Technolithic's picture

Inertia, your solution is great. I just needed something that worked for now. I'm working via an Agile development environment using prototyping and working closely with my client, so the timely solution was perfect. We're using the separation-of-concerns paradigm that Djikstra wrote about in the 70s... I don't remember the exact date, but Wikipedia has a nice article on it. Anyhow, if Djikstra wrote about it, it must be good. I hear the industry has just recently started to use it.

So, really, anyway, the separation of concerns is all about abstraction, which we are using to simplify things and this goes along with optimizing things later, after we find out what's really bogging down performance to a rate of hindering the use of the program.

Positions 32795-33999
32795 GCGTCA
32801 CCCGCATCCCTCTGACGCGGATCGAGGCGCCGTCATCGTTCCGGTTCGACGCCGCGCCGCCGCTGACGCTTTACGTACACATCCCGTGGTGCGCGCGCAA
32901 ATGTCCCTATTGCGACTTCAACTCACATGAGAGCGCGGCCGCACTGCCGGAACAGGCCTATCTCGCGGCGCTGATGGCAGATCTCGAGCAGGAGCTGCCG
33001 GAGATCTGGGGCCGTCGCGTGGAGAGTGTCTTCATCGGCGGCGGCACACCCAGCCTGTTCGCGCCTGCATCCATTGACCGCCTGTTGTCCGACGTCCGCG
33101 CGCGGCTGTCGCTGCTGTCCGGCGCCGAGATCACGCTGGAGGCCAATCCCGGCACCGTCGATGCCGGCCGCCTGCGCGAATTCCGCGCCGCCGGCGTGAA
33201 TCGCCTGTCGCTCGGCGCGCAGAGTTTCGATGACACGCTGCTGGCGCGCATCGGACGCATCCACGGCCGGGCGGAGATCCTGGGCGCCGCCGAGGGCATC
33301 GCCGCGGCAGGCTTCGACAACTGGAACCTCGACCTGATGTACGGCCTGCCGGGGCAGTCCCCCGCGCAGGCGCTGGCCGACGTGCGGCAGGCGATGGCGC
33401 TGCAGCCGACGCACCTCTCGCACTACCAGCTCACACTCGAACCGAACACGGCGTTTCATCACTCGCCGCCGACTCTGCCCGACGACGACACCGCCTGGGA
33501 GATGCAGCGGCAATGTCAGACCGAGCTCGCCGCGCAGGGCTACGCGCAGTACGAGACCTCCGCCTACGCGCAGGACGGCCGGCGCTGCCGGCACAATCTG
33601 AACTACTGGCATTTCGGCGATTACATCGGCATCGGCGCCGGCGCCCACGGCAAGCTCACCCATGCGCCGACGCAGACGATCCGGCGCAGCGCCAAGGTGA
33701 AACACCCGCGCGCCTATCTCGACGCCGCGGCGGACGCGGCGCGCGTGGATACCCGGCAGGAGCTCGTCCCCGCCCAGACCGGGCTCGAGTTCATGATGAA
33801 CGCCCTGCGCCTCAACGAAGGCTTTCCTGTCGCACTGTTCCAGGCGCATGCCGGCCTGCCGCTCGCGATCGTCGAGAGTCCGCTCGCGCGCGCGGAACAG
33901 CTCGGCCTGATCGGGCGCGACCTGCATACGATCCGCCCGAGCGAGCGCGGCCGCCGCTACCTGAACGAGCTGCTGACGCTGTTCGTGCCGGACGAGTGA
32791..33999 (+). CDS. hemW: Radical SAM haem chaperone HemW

I made a nice cone object that utilizes a triangle fan. It's very basic, but seeing how I could make my own graphical objects was a nice experience.

Going off that, I like the triangle strips technique of how you created the sphere algorithm. I've had a few thoughts about how to make a more optimized sphere algorithm, after your suggestion about calling Gl.Begin() isn't so great for performance. What about creating two triangle fans, for the top and bottom, and then creating a spiraling triangle strip from the top fan down to the bottom? Maybe even creating the entire sphere out of a single spiraling triangle strip.

Inertia's picture